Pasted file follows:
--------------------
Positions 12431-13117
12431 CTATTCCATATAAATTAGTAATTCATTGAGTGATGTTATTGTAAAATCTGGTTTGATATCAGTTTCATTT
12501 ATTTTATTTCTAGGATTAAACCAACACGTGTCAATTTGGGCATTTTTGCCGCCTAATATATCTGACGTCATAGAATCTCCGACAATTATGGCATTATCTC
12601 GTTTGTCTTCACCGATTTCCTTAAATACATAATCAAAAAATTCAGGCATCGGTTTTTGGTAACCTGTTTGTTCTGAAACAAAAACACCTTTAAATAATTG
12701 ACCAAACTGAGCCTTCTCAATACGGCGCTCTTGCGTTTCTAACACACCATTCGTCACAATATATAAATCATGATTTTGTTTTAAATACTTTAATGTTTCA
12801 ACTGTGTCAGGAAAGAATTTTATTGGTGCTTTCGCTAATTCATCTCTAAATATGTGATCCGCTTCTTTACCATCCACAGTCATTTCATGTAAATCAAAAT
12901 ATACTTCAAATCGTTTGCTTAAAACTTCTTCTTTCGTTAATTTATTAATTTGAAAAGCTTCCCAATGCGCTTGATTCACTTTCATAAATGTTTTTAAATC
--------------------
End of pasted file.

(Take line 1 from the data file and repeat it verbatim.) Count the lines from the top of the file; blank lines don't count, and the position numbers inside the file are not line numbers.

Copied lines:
Positions 12431-13117